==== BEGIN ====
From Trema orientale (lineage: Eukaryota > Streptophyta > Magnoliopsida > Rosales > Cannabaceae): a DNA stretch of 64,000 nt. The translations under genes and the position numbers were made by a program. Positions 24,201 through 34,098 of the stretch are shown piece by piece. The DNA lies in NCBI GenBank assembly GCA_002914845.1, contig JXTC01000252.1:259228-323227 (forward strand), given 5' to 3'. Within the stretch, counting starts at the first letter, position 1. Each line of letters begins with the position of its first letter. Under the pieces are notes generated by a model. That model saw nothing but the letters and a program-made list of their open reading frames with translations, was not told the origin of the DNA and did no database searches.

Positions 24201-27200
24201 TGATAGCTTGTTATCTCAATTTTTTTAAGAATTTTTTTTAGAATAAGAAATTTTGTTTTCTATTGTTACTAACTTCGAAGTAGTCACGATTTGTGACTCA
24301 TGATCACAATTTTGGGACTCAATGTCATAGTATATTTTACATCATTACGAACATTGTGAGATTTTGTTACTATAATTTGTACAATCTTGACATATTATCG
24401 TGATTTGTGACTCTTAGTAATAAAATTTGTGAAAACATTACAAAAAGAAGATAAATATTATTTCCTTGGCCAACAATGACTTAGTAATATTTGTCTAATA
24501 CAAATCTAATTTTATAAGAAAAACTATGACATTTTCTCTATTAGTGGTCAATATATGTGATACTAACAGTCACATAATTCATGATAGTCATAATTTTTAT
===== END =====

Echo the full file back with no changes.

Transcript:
From Trema orientale (lineage: Eukaryota > Streptophyta > Magnoliopsida > Rosales > Cannabaceae): a DNA stretch of 64,000 nt. The translations under genes and the position numbers were made by a program. Positions 24,201 through 34,098 of the stretch are shown piece by piece. The DNA lies in NCBI GenBank assembly GCA_002914845.1, contig JXTC01000252.1:259228-323227 (forward strand), given 5' to 3'. Within the stretch, counting starts at the first letter, position 1. Each line of letters begins with the position of its first letter. Under the pieces are notes generated by a model. That model saw nothing but the letters and a program-made list of their open reading frames with translations, was not told the origin of the DNA and did no database searches.

Positions 24201-27200
24201 TGATAGCTTGTTATCTCAATTTTTTTAAGAATTTTTTTTAGAATAAGAAATTTTGTTTTCTATTGTTACTAACTTCGAAGTAGTCACGATTTGTGACTCA
24301 TGATCACAATTTTGGGACTCAATGTCATAGTATATTTTACATCATTACGAACATTGTGAGATTTTGTTACTATAATTTGTACAATCTTGACATATTATCG
24401 TGATTTGTGACTCTTAGTAATAAAATTTGTGAAAACATTACAAAAAGAAGATAAATATTATTTCCTTGGCCAACAATGACTTAGTAATATTTGTCTAATA
24501 CAAATCTAATTTTATAAGAAAAACTATGACATTTTCTCTATTAGTGGTCAATATATGTGATACTAACAGTCACATAATTCATGATAGTCATAATTTTTAT